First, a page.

There are three things to do in order to take control of your fertility future after an unexplained infertility diagnosis.

1. Find a fertility specialist with a successful UI track record

As we mentioned above, HMOs are notorious for not referring people to outside fertility specialists, and their in-house physicians are not always dedicated to digging deep into trickier infertility cases. Finding the best fertility specialist in your area is key to peeling back the “standard infertility diagnosis” layers and getting closer to the heart of the matter.

2. Make sure your tests were complete (and not just the top-layer rungs)

Not all fertility testing protocols are created equal. For example, every couple pursuing infertility testing should have had tests that verified:

  • An absence of common infertility factors such as endometriosis or PCOS
  • Regular ovulation cycles
  • Healthy ovarian reserves
  • Healthy sperm count, shape, and movement
  • There are no uterine or tube abnormalities blocking conception, implantation, or healthy fetal development

If those bullet points have been confirmed, and everything appears healthy – you officially have a case of unexplained Infertility. However, those are just the basics.

Now, there is more testing and evaluation to be done, but not all physicians and specialists suggest it. Often, they’ll continue putting you through fertility treatment channels, putting you at risk for repeat failure and heartbreak because they can’t match the treatment to the “unexplained” issue, not to mention wasted resources that should be conserved until you have a more concrete diagnosis.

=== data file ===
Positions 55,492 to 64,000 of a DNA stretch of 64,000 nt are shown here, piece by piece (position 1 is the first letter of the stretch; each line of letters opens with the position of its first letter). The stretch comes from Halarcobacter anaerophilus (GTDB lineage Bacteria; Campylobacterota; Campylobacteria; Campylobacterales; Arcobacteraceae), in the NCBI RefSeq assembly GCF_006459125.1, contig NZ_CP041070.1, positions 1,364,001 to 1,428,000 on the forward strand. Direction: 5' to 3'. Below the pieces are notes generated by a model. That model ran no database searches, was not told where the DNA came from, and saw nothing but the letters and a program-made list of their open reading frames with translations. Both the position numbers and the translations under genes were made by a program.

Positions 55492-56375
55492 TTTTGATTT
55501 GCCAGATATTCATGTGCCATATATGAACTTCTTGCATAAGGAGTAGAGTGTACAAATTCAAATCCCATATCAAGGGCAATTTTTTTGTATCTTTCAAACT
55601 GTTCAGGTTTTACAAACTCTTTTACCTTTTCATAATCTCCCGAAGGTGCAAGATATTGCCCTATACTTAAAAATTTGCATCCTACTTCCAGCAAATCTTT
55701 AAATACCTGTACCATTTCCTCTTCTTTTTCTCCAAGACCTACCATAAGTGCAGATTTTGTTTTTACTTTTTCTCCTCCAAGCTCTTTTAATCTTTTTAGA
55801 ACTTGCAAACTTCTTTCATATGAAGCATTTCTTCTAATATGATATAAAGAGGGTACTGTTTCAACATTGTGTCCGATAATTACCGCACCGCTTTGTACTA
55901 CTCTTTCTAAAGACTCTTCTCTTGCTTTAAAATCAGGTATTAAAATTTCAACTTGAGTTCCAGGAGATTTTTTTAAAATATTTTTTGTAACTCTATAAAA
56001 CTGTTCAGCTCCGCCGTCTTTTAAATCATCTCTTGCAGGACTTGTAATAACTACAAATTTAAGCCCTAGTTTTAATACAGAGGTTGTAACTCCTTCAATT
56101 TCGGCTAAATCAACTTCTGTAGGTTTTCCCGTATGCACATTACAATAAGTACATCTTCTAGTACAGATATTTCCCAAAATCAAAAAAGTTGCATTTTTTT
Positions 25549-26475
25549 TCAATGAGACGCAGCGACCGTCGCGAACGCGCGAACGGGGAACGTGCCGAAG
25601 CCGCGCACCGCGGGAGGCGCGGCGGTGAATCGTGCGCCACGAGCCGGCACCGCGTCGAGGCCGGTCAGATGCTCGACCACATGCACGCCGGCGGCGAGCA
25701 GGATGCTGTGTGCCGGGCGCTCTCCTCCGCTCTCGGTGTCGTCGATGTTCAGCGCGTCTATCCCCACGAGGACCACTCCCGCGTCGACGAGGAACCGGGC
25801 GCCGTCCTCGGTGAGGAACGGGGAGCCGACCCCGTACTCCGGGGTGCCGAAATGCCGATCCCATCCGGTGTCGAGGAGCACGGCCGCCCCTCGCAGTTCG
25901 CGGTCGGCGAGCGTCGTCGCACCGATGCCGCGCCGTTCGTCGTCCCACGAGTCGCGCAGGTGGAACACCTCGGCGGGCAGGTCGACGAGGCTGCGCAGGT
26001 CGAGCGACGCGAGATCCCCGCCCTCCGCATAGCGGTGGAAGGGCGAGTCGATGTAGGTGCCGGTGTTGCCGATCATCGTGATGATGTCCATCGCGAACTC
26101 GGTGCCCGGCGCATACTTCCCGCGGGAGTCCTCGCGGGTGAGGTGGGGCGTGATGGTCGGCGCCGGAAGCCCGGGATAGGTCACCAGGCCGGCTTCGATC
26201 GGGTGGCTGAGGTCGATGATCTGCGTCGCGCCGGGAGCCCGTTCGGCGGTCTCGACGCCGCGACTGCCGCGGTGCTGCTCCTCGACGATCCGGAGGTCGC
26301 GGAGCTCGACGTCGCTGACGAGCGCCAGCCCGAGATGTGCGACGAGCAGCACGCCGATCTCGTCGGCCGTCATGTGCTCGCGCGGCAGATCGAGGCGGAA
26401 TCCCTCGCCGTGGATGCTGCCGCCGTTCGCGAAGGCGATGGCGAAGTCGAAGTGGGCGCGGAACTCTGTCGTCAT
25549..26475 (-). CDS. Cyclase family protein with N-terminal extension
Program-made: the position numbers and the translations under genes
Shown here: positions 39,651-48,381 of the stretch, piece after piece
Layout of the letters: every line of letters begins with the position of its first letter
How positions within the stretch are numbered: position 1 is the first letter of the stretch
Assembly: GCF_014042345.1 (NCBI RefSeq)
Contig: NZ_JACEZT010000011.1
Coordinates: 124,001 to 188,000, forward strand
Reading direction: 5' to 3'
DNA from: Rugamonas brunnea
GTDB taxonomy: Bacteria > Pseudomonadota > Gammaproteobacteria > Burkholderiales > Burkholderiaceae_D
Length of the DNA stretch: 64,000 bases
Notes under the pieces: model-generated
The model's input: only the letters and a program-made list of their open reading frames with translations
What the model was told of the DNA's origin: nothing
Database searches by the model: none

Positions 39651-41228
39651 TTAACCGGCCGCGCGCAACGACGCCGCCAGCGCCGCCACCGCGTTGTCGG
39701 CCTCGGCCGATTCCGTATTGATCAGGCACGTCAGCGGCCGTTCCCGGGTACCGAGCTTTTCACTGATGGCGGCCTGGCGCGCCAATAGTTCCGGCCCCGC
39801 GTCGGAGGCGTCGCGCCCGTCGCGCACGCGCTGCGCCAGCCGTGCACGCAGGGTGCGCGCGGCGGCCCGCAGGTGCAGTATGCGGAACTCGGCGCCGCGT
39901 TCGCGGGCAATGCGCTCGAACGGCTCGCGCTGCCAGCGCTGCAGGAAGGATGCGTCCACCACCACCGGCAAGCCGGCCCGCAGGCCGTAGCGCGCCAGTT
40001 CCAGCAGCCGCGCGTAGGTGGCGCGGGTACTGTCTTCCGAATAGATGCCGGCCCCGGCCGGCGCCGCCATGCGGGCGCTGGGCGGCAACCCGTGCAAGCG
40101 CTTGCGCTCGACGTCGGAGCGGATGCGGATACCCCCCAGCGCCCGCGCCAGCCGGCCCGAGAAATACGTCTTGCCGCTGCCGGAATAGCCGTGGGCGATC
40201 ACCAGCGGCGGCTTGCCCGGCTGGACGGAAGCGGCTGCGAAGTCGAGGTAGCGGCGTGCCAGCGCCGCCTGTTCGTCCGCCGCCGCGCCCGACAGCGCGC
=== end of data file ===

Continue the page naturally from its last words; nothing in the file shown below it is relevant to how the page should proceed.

3. Make sure your fertility specialist is going the extra diagnostic mile

Don’t be shy about asking for more support and analysis from your fertility specialist. Has s/he looked into the following:

An in-depth physical. Underlying medical conditions, particularly those that create an autoimmune and/or hyperinflammatory response can stymie reproduction. Examples include celiac disease, insulin resistance, lupus, rheumatoid arthritis, etc.

Genetic screening. Have you had preconception genetic screening? Testing is the only way to determine if you are a carrier for a chromosomal or genetic abnormality. If you are, you may never conceive or carry a baby full-term (or you may opt not to  prevent passing it on). You deserve to know so you can make educated choices.